Lisa Hilli | The Saturday newspaper

Lisa Hilli has been drawn to different forms of making since she was a teenager in suburban Brisbane. The artist, who was born in Rabaul, has ancestry from Papua New Guinea as well as a heritage that stretches back to Finland, England and South Africa. She has dedicated her career to the evolution of art historical narratives. Brotherhood Lifelinea 2018 exhibition that dealt with the erasure of black women’s bodies from cultural institutions, was shown at the Queensland Institute of Modern Art and the Vancouver Art Gallery.

Birds of a featherhis most recent installation, is exhibited at the Ian Potter Museum of Art as part of Collective malaise. It tells the story of Dame Meg Taylor, the first Papua New Guinean to graduate from the University of Melbourne Law School, who later became Secretary General of the Pacific Islands Forum. The work spans photography, textiles and audio and reconnects Taylor with the kumul, or bird of paradise, Papua New Guinean symbol often diverted or exoticized. It continues Hilli’s project of revisiting the archives through a female Melanesian lens.

In 2010, Hilli visited a work called Like at home who used her mother Cathy Hilli’s backyard kitchen to fight identity and cultural translation. Together they embarked on a cultural exchange in Galiwin’ku, on Elcho Island, off the northeast coast of East Arnhem Land. There she encountered the work of Mavis Warrngilna Ganambarr, a Yolŋu master weaver who collaborates with artists and designers across the country. Hilli’s time with Ganambarr sparked an obsession with textiles that has driven her work ever since.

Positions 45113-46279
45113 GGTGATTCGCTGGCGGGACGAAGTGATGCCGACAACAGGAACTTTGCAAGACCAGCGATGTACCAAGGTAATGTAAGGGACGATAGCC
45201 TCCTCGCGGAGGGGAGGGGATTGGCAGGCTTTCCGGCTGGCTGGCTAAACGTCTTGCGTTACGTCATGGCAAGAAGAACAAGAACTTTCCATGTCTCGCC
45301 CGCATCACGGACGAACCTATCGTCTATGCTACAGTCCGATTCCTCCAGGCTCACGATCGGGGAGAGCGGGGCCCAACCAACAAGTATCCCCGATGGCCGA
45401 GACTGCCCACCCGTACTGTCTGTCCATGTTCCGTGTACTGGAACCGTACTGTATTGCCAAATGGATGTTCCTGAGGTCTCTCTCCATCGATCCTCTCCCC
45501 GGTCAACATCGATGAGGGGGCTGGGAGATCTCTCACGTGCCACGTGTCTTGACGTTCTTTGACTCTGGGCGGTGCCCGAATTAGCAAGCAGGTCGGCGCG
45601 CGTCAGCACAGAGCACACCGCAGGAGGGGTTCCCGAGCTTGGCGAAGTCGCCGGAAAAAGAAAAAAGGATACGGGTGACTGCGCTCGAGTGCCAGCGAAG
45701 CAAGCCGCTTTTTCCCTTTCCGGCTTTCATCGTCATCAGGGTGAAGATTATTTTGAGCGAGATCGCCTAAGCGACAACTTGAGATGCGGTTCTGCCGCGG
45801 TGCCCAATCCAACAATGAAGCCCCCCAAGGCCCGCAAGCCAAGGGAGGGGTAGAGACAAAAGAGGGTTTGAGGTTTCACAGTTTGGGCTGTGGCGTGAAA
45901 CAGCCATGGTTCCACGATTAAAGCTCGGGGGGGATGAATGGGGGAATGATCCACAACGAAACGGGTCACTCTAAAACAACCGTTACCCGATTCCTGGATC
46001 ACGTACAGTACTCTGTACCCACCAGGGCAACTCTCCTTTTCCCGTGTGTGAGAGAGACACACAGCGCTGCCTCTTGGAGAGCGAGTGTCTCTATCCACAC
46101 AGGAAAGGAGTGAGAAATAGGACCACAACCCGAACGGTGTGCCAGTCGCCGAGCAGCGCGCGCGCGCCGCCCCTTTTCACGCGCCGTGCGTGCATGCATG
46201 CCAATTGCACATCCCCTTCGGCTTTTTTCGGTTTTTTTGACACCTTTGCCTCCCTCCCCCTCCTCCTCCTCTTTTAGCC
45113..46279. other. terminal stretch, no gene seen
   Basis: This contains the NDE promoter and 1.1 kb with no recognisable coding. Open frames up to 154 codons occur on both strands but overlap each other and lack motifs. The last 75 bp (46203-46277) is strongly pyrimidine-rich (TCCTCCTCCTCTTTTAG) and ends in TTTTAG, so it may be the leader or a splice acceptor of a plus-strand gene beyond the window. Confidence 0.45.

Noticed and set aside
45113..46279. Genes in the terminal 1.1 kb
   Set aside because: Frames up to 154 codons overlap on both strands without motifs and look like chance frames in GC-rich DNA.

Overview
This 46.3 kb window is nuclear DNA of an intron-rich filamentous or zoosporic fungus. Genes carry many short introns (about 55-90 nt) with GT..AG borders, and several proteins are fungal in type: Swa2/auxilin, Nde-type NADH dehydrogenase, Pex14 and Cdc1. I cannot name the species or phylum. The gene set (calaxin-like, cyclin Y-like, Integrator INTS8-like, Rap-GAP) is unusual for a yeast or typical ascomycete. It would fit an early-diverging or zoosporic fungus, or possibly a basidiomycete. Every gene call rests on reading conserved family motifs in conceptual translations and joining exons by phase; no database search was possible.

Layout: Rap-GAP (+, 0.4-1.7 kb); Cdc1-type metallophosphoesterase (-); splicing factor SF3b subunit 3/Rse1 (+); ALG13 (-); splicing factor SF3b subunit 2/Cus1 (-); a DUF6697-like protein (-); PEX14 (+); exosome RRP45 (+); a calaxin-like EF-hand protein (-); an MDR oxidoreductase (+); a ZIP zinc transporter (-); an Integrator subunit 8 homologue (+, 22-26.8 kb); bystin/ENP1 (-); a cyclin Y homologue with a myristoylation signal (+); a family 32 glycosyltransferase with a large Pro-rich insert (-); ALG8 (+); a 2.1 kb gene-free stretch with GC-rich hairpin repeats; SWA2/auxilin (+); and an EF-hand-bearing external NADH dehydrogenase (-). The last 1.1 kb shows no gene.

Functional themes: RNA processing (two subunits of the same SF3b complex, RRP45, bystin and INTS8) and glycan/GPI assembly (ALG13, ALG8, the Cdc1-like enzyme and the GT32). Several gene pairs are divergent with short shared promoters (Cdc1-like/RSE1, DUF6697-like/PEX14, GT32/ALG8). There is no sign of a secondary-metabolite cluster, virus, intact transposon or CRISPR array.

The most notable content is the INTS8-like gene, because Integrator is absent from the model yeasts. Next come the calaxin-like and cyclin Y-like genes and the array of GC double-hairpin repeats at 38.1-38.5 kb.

Tell me about your first impressions of Mavis Warrngilna Ganambarr. What impressed you in his work?

I didn’t know much about textile art in East Arnhem Land and Mavis just shared so many great cultural insights related to this place. We went to the countryside with Yolŋu women – and watched them harvest pandanus, harvest dyes from guava trees to make yellow. She was so amazing, so generous. In exchange, we shared with them the particular culinary practice that was part of Like at home.

We’ve built this really lovely rapport with Mavis and the other artists and it’s really invigorated Mom’s weaving practice. She hadn’t woven in a very, very long time and started making these very quick and easy woven coconut palm baskets. I was like, what is she doing? It changed Mom and it changed me.

There was just a real sense of humility around who Mavis was and where she stood in the community. It was her most admirable thing. Once I came back from the exchange and looked at his work, I was like, oh my god! Her work is in all these amazing collections around the world. She is so humble. She was still weaving – it was part and parcel of her day.

Mavis made me this beautiful necklace. And she also gave me a basket. In the presence of myself and several others at the Elcho Island Arts Center, Mavis told my mother that her husband had said that when he died he would lay on his grave the colorful pandanus with which she weaves. We were in tears because we were like, it’s so similar to what happens in Papua New Guinea, in terms of respect for elders and knowledge holders. I came back from Elcho Island and started the Pacific Women’s Weaving Circle. Everything exploded there in terms of my interest in textiles. I always use textiles in my practice.